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Old 10-06-2017, 06:54 AM   #43
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Originally Posted by Atsushi View Post
I made a conceptual plumbing diagram for Airstream. I'm pretty sure that this represents Airstream plumbing system regardless of model or size. If I made errors somewhere, please point them out to me. Thanks!
Hi

Well, never say "always" with Airstream .... rumor has it that some older models don't have both black and gray tanks. Mine is plumbed as you show. Some modern ones apparently (based on posts) have the bathroom sink running into the black water tank. I've never seen that myself, but people claim it's true.

Bob
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Old 10-06-2017, 07:32 AM   #44
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When we left pink antifreeze in our toilet bowl it made a nice pink stain in it. The wife wasn't happy about it and it took some scrubbing and time before we got rid of it. Now we drain the flush line and put some paper towel in it. Then I use Oatey's Plumber's silicone (Lowes) on the gasket to keep it from drying out. (don't use anything that has petroleum products in it.) That's been through 2 winterizations now and the gasket is fine, no pink bowl. Happy wife, happy life.
^
X2


No need to AF the TB....Not only does it stain....it will ruin the seals over time.
AMHIK...changed them twice before noting the cause.
A tablespoon or two of veggie oil has worked fine for the last 5yrs.

I used to pump the pink thru all the lines...now just blow-dry and pink the traps.

Bob
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Old 10-06-2017, 10:29 AM   #45
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We deliberately plumbed our bathroom sink into the black tank when we replumbed the trailer. And, yes, in our club, there are members with new trailers with the bathroom sink plumbed into the black tank.
Grey tanks weren't added to AS until starting sometime in 1973. Early '73's will not have a grey tank, later year ones may or may not. Ours, a '72, did not have a grey tank when we bought her. She has 2 now...

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Old 10-06-2017, 10:31 AM   #46
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Maybe they have improved things since 1984 but in my MH the fresh water tank outlet and drain are not at the bottom, they are on the side so there is always a 1/4" of water in the tank. (Depending on how level you park)
To be safe I drain all I can from everything, blow out the rest with air. Next I put 4 to 6 gallons of RV AF in the fresh water tank and allow the pump to distribute it, including the hot water heater. Next I drain the residual and blow it all out with air one more time.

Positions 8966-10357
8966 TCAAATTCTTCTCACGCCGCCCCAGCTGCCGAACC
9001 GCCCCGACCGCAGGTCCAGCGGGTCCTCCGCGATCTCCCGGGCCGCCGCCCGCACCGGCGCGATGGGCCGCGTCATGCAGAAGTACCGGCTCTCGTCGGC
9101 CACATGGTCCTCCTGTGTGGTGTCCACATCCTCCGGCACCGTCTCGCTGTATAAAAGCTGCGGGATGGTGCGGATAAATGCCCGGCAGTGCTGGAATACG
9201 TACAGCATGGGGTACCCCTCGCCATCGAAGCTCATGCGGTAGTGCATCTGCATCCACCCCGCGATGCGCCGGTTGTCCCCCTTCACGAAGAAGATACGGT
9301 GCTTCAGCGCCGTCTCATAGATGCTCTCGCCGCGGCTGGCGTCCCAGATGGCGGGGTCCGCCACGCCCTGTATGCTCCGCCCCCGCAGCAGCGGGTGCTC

Yes, in the spring I do some extra flushing to remove the AF residual, but I have never froze a pipe or valve in Upstate NY, and never had a pink toilet. (Except for the ones that came with my home that was built in the 50's)
It costs me $3 x 6= $18 for the AF, but it is less hassle than replacing anything in the spring, or finding some leak I missed when I am on the road.
I understand and agree on 'better safe than sorry'. A quarter inch of water in the fresh water tank won't break it by freezing. (Protagonist, one of our resident engineers explained it in another post.) The valve, however, should be dry. I think my valve is on the side of the tank too, it's just inside the left front wheel. I've not had a problem with not putting any antifreeze in it and we go down to single digits. I just don't like seeing my water "foam" so I make sure I get every bit of it out, as much as possible. Using the T adapter lets me use the pump to push the antifreeze throughout the plumbing.
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Old 10-06-2017, 11:01 AM   #47
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I gave up on using AF in the water lines years ago, and only using air as some others have. I also drain the water heater by opening the pressure relief valve and then rear low point drains. I used to remove the hard to get to nylon plug, but have not done that in years. Knock on Aluminum, no leaks or problems come spring!

I'm also very methodical about blowing out lines. When I see that there is just air mixed with the tinyiest mist, I'm done. I do take my time. I also remove and clean the translucent water filter thing just before the pump.

Actually the only problems I have had are with clogged aerators in the springtime. When those are clogged, you might as well buy new ones, since I've never been able to get one that fully functions after trying to clean the tiny openings. This happens after the initial "charge" of the water system and crud gets forced into the airators. I never seem to learn my lesson to remove those during first system fill of season. Fortunately they only cost a few pennies at big box. I should by a dozen.
So here is my question: does anyone else drain their HW heater just using the preasure relief and open low point? Compressed air is blown through everything including HWH by-pass.
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Old 10-06-2017, 11:04 AM   #48
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If one does not put enough antifreeze in the bowl and it evaporates all the way dry it will leave a residue, not a stain. The residue can be stubborn to remove. As long as the antifreeze does not dry the pink will not stick. At least that is my experience.
As Bob points out in post #44, the antifreeze can damage the gasket. I think that's what happened to mine. Along with the pink stain, for the following summer, my bowl wouldn't hold water, it slowly leaked out. Bob or someone else posted about antifreeze damaging the seal in another thread, also about other products with petroleum stuff damaging the seal. That winter I prevented the antifreeze from getting in the bowl and used the Oatey plumber's silicone that was recommended by someone. It doesn't attack rubber seals.

The seal is working again, the bowl/valve is not pink and that's now part of my winterization routine. YMMV, all AS are different
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Old 10-06-2017, 11:19 AM   #49
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So here is my question: does anyone else drain their HW heater just using the preasure relief and open low point? Compressed air is blown through everything including HWH by-pass.
I open both low point valves and both sink taps, then close the low point valves and all the other taps except the kitchen hot tap. Then I remove the plug on the water heater and let it drain. I close the kitchen hot tap and blow air into the city water outlet, which should drain the lines into the water heater. Then I put the water heater into bypass and go on to blow out the rest of the lines. (including the inside/outside shower valves and hoses, black tank flush wand, and run the pump until the fresh to pump line is clear.)